Guns Kill Civil Society, Says State Department Nominee
By Staff News & Analysis - June 24, 2009

Senate Majority Leader Harry Reid has scheduled a Wednesday vote on a State Department nominee who supports gun control on a global scale. While advocates of the Second Amendment have come to expect that appointees of President Barack Obama would be hostile to the rights of gun owners, the president's nominee for legal advisor to the State Department reaches a whole new level of anti-gun extremism. Harold Hongju Koh (pictured left), who served at the State Department under the Clinton administration, is a self described "trans-nationalist" who believes that our laws — and our Constitution — should be brought into conformity with international agreements. "If you want to be in the global environment, you have to play by the global rules," Koh told a Cleveland audience. Koh's positions treat our constitutional law as if it were a mere local ordinance on the greater world stage. – Gun Owners of America

Dominant Social Theme: Time to put the guns away.

Free-Market Analysis: It is pretty incredible that these anti-gun conversations take place against a backdrop that has once again repressed a "civil" conversation about citizens' legitimate aspirations to live in a society that does imprison young people for holding hands. Lord knows the Persians possess an intelligent, literate and scientific culture, but they have had the misfortune to live in a period where the West was determined that East serve as handmaiden to a larger good (perhaps global government?). In any event, CIA interference with Iran resulted in the rise and fall of the Shah and eventually the current, abhorrent theocracy.

Just as in the bad old days of the Soviet Union – when France and Germany sheltered Lenin before importing him like a "bacillus" into Russia in a sealed train – so again Europe sheltered the most radical elements of the nascent Iranian theocracy. And eventually these individuals were flown back to Iran just in time to participate in the late 1970s American hostage taking. And so it has degenerated from there. The thugs on the street belong to the "government," and Western governments, unctuous as ever, decry the thugs whose antecedents were cultivated in Europe like hothouse flowers.

There has not been much talk, of course, of guns and the latest Iranian discontent. The Revolutionary Guards and the army evidently have most of the arms that count, and those who are unhappy with the current system are apparently being reduced to shouting "God is Great" from rooftops late at night. One waits probably in vain for a mainstream media report on how tens of millions of Iranians can be subjugated by a relative handful of individuals – except that armaments are disproportionately distributed. Here is some more from the article excerpted above:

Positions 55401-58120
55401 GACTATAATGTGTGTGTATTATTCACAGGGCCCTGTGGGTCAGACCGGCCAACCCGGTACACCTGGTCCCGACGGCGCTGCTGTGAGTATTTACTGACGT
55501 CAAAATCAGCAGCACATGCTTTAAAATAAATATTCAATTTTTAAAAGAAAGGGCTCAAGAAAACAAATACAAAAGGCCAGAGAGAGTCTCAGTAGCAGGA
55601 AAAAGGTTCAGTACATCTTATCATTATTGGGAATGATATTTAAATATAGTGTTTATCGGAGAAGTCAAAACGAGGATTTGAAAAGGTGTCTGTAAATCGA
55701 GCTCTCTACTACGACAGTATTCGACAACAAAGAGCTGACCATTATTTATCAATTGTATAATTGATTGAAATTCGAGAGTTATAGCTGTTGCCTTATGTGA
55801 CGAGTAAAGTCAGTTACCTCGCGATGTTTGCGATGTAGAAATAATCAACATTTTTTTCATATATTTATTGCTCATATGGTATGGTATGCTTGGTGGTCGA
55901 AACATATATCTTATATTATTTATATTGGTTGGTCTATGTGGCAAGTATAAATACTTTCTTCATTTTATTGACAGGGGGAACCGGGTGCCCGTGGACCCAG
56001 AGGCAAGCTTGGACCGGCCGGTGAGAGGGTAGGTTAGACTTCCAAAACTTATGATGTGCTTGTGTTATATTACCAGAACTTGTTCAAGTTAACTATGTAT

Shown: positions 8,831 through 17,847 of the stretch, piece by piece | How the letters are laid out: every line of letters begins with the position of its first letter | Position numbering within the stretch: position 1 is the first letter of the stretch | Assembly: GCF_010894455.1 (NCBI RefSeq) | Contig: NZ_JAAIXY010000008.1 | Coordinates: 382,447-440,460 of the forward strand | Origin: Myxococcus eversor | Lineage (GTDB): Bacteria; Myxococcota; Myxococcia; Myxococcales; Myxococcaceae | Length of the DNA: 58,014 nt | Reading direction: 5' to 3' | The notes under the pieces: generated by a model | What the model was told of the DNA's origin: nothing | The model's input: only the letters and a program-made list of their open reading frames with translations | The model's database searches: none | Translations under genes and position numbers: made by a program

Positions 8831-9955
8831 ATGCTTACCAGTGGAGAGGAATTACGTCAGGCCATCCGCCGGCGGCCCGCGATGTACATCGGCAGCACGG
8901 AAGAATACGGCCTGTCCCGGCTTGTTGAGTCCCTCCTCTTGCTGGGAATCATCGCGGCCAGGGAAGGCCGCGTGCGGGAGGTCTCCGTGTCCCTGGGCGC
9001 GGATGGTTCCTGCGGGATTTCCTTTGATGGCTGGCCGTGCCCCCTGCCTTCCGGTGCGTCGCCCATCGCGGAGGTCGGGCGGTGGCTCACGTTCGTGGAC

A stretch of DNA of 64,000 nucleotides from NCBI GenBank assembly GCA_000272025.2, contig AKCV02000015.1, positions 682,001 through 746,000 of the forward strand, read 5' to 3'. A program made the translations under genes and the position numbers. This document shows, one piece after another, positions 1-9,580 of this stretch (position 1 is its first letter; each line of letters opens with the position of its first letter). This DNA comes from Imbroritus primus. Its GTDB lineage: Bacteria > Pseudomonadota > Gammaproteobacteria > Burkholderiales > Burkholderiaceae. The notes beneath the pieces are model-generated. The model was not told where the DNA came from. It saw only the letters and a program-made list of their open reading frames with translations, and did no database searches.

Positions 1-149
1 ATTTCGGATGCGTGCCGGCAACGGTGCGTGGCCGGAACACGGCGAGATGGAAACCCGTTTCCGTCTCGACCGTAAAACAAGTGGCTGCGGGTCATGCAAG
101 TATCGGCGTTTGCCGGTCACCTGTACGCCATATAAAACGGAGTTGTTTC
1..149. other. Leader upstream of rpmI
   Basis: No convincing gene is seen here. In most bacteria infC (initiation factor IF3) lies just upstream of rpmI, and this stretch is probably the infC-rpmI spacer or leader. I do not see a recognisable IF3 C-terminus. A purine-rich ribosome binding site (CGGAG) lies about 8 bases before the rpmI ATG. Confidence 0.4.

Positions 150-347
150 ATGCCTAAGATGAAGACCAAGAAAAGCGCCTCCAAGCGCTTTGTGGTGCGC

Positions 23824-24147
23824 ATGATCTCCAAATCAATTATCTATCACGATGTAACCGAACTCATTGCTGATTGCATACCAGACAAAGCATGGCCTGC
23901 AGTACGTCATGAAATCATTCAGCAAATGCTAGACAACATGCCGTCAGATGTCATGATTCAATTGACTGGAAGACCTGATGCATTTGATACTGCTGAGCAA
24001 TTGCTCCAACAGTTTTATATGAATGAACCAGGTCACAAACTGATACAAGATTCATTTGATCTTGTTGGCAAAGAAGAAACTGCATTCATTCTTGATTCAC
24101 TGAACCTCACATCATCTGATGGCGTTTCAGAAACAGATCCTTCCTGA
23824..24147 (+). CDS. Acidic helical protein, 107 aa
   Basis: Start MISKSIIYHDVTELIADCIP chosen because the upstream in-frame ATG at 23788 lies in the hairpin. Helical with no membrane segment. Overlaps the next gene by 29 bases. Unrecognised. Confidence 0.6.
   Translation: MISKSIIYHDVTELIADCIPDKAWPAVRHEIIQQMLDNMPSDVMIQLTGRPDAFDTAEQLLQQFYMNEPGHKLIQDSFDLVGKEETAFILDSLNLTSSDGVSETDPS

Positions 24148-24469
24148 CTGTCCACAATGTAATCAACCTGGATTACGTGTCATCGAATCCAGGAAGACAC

U.S. Congress is under pressure from President Obama to ratify an international gun control treaty with countries in the western hemisphere. That treaty, known by its Spanish acronym CIFTA, would likely serve as a forerunner to a more extensive United Nations initiative, the "Program of Action to Prevent, Combat and Eradicate the Illicit Trade in Small Arms and Light Weapons in all its Aspects." The Bush administration, under the leadership of UN Ambassador John Bolton, rejected the small arms treaty. Bolton plainly told the world that the United States will not accept a gun control document that violates our Constitutional right to bear arms. Harold Koh commented that Bolton was being "needlessly provocative." In a paper entitled "A world drowning in guns," Koh maintains that a civil society cannot exist with broad gun ownership: "Guns kill civil society," he said. Koh is eager to assume his post at the State Department, having lamented that there is only so much that can be done from the outside to push gun control treaties, and that ultimately we need people like him in positions of power.

We again repeat that the current, endless American conversation about gun control seems fairly incredible. No one wishes for an armed insurrection in civil society, nor does one anticipate such an evolution. But in fact there is plenty of evidence that a population that is armed, even a little bit, can deter a government that would otherwise blithely seek repressive measures. A government that has some worry about enforcing its will is liable to be at least somewhat more flexible when it comes implementing draconian measures. Heck, repressions may even be rolled back over time. This is actually the definition of civil society – that the worst of government excess may be alleviated without tremendous violence.

Who knows where the current Iranian travail will travel? Perhaps the unhappy, youthful (and apparently urban) population will discover munitions hitherto under-applied. But it seems as if much of the damage has already been done. There is a good deal to be said for non-violent demonstrations, but when government believes it can dissolve them with impunity, then they lose some of their immediate impact. To claim, as Koh does, that guns in the hands of responsible and constitutionally literate citizens REDUCES civil society, or that civil society cannot flourish with guns, seems to us a logical fallacy, especially given everything that is going on.

After Thoughts

One barely knows where to begin a rebuttal (though we have tried). If Koh wants to do a bit more research about armed populations, we suggest he spend some time in Iran (perhaps after "calm" is fully reinforced, if it is) and then, perhaps, in Switzerland where gun ownership is most popular and to some degree mandatory. Switzerland, despite its faults, is a most agreeable place to live. Iran does not seem to be.